Do words matter in worship songs in church?

Humming Bird

(image courtesy ChristArt)

By Spencer D Gear

Take a read of what one poster wrote on Christian Forums in the thread, ‘Entertainment vs worship:

Music is one element of a church meeting. Church building decorations are another. The clothes we wear are another. These are all important things. My wish is that we would treat everything as important as we treat choice of music and words of teaching. As for this thread, well it does seem like it turned into an oldies vs newies debate. I can’t really judge I guess, because it has been a long time since I sung an oldie in a church service, so I guess I don’t know what I’m missing.

I will say however that for a lot of young people, the reason they prefer newies is that they are simply written in the language they would use everyday, so they are more comfortable singing those. Its an expression of where you are on your journey. So yeah, old songs may have a depth sometimes older people would pick up on, but maybe that is because they have the wisdom that comes with age. If you want to bash the young generation fine, but remember how many years it took you to get that wisdom. Or maybe you picked up on the depth of hymns such as Charles Wesley’s from a very early age? Well, I salute you then.

We are the younger generation though, hopefully we do get wisdom with age. Personally, I don’t always pay attention to the words I am singing in worship anyway. I mean they are true words, of course, I wouldn’t sing something I didn’t think was true. But as for depth, wisdom sincerity, fellowship, communion and intimacy with God, well, every time what God does through us is different and all a song needs to have to promote that is a long quiet instrumentally bit where can be still, and instead of focus on what we are saying to God, focus on what God is saying to us.[1]

This was my response:[2]

Since you say, ‘I don’t always pay attention to the words I am singing in worship anyway’, you have nailed one of the key issues in worship singing. Why sing these words if you don’t pay attention to the words?

That to me is one of the key issues. There’s a radical difference between ‘O for a thousand tongues to sing my great redeemer’s praise’ than some of the light stuff I sang last Sunday night at a church I visited with my wife to hear an Open Doors persecuted believer from North Korea.

Those folks rose to sing Hillsong lite stuff and were on their feet for 25 minutes. I’m a former radio DJ and those songs could have competed with some of the Rolling Stones, Beatles, Beach Boys, Jimi Hendrix stuff I played way back when.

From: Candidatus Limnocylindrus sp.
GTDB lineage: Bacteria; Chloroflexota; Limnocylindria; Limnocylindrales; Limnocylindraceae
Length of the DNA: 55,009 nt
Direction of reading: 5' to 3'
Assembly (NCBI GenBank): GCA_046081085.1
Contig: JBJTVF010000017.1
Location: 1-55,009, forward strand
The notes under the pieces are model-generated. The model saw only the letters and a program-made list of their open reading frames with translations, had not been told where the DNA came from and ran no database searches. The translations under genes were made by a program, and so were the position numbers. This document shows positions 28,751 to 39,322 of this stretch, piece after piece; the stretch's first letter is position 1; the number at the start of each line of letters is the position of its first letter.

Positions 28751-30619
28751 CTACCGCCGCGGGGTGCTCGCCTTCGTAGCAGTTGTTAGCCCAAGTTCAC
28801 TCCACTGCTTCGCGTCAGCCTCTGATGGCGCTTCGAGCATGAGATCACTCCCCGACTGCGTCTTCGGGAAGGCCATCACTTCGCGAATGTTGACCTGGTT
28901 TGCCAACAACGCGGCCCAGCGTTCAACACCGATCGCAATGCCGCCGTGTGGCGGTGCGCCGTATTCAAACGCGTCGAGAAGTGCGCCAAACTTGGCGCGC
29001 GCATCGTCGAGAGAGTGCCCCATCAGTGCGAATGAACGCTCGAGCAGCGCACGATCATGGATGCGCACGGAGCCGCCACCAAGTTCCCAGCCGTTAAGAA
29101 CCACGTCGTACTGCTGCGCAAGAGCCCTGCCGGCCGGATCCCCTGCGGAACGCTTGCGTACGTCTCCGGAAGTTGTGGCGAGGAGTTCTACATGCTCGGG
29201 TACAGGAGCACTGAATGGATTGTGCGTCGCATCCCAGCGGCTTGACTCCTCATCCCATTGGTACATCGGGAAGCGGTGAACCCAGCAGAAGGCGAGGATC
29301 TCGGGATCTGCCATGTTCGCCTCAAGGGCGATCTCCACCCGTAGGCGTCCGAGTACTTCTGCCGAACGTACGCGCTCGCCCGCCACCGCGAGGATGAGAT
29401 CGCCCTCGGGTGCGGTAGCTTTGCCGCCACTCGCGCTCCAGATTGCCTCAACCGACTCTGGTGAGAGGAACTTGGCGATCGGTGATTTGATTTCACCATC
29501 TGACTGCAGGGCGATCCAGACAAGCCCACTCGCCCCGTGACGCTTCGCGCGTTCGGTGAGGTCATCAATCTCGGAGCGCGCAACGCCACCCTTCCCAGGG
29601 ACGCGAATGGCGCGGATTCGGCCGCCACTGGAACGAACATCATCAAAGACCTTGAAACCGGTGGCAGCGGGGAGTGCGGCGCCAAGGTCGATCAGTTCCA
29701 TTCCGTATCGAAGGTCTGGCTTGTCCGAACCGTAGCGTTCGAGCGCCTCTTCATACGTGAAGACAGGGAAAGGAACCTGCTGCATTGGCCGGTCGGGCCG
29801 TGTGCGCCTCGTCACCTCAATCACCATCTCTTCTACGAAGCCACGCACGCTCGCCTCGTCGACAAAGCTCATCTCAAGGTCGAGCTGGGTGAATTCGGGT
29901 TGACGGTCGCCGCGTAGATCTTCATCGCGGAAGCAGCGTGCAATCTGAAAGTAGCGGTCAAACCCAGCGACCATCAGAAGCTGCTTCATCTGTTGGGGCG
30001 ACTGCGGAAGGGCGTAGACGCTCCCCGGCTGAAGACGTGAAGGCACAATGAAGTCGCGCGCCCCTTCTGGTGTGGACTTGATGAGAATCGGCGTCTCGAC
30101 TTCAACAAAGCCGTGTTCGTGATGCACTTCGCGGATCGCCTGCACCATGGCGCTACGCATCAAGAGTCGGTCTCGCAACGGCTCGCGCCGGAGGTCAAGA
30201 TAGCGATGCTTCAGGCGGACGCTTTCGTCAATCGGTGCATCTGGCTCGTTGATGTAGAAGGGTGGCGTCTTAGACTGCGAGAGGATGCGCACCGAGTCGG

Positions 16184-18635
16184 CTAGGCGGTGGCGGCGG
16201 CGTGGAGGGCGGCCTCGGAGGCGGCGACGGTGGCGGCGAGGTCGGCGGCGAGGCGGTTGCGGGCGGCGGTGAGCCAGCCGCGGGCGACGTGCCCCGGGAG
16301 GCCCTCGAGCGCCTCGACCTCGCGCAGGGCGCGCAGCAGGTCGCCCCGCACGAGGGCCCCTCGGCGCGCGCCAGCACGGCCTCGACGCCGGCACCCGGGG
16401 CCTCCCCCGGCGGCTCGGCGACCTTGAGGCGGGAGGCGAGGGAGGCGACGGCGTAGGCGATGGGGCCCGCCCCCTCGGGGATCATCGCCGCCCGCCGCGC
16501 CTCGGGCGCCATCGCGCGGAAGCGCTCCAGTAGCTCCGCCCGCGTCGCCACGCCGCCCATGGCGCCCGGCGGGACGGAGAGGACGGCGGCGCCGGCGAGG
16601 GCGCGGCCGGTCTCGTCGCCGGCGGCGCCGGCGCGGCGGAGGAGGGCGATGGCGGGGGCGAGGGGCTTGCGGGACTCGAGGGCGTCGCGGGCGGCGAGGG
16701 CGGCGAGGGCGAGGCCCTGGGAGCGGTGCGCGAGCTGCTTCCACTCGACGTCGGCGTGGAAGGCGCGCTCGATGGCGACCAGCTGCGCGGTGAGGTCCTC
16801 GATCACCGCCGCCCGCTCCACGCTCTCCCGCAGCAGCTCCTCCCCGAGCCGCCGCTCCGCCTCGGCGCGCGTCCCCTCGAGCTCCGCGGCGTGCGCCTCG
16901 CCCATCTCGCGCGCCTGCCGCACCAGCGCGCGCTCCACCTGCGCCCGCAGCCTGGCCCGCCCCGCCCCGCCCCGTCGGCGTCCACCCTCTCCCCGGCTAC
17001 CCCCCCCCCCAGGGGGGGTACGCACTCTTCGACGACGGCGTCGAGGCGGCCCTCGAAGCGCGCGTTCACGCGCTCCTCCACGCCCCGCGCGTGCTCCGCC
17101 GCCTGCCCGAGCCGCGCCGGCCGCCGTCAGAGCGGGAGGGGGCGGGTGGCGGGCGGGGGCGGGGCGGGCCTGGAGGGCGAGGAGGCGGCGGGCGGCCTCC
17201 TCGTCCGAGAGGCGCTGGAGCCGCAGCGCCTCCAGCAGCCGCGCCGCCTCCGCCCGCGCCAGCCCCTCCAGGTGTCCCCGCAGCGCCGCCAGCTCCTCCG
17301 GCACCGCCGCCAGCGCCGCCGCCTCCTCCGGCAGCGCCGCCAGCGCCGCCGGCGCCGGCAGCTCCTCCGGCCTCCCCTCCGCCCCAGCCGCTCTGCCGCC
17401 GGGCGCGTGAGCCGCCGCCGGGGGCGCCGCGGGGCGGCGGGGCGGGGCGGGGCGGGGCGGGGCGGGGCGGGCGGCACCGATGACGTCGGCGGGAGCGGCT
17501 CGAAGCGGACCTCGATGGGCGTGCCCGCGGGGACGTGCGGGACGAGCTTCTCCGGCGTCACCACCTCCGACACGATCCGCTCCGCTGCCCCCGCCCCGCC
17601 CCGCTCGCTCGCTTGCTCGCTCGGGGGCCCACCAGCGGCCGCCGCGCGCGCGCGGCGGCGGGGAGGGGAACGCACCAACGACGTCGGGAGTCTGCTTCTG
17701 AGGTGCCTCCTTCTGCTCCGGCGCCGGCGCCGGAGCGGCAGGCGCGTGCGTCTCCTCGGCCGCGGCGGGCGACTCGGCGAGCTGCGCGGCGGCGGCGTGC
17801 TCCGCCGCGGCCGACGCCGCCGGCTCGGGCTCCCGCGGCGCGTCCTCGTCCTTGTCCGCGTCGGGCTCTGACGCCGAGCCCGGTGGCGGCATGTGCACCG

They sang a string of existential nothingness while some in the congregation waved, spoke to and gestured to each other – paying no attention to the content of the songs. We had 25 minutes of this and it all began with the rolling of the drums (with 5 microphones behind a cage) that caused my wife and me to jump from our seats with fright when the amplified drums were hammered for the first time to begin ‘worship’ singing.

The music was so loud in this large auditorium that my wife could not tolerate it, so she left the building until the speaker came to the stage.

(Hillsong Church logo – courtesy Wikipedia)

Here’s an example of the Hillsong kind of lyrics:

All Day[3]

[Verse 1]:
I don’t care what they say about me
It’s alright, alright
I don’t care they think about me
It’s alright, they’ll get it one day

I love you, I’ll follow you
You are my, my life
I will read my bible and pray
I will follow you all day

[Verse 2]:
I don’t care what it costs anymore
Cos’ you gave it all and I’m following you
I don’t care what it takes anymore
No matter what happens I’m going your way
All Day
All Day now
All Day
[Verse 1]

Anyone around can see
just how good you’ve been to me
For all my friends that don’t know you
I pray that you would save them too

I listen to the words I sing and refuse to sing trite, existential experiences.

Words matter when we worship God.

Here’s the contrast:

(image of Charles Wesley, courtesy Wikipedia)

Oh, for a Thousand Tongues to Sing[4]

[words by Charles Wesley]

1. Oh, for a thousand tongues to sing
My great Redeemer’s praise,
The glories of my God and King,
The triumphs of His grace!

2. My gracious Master and my God,
Assist me to proclaim,
To spread through all the earth abroad,
The honors of Thy name.

3. Jesus!–the name that charms our fears,
That bids our sorrows cease;
‘Tis music in the sinner’s ears,
‘Tis life and health and peace.

4. He breaks the power of canceled sin,
He sets the prisoner free;
His blood can make the foulest clean;
His blood avails for me.

5. Look unto Him, ye nations; own
Your God, ye fallen race,
Look and be saved through faith alone,
Be justified by grace.

6. See all your sins on Jesus laid;
The Lamb of God was slain;
His soul was once an offering made
For every soul of man.

7. Glory to God and praise and love
Be ever, ever given
By saints below and saints above,
The Church in earth and heaven.

See my other articles:

6pointMetal-smallCompare Charles Wesley’s hymn with a Hillsong song

6pointMetal-smallEntertainment vs Worship

6pointMetal-smallWorldliness in church music


[1] ACWaller #57. Available at: (Accessed 12 October 2012).

[2] Ibid., OzSpen #58.

[3] Words available from LyricsMode at: (Accessed 12 October 2012).

[4] The Lutheran Hymnal, available at: (Accessed 12 October 2012).


Copyright © 2012 Spencer D. Gear. This document last updated at Date: 1 May 2016.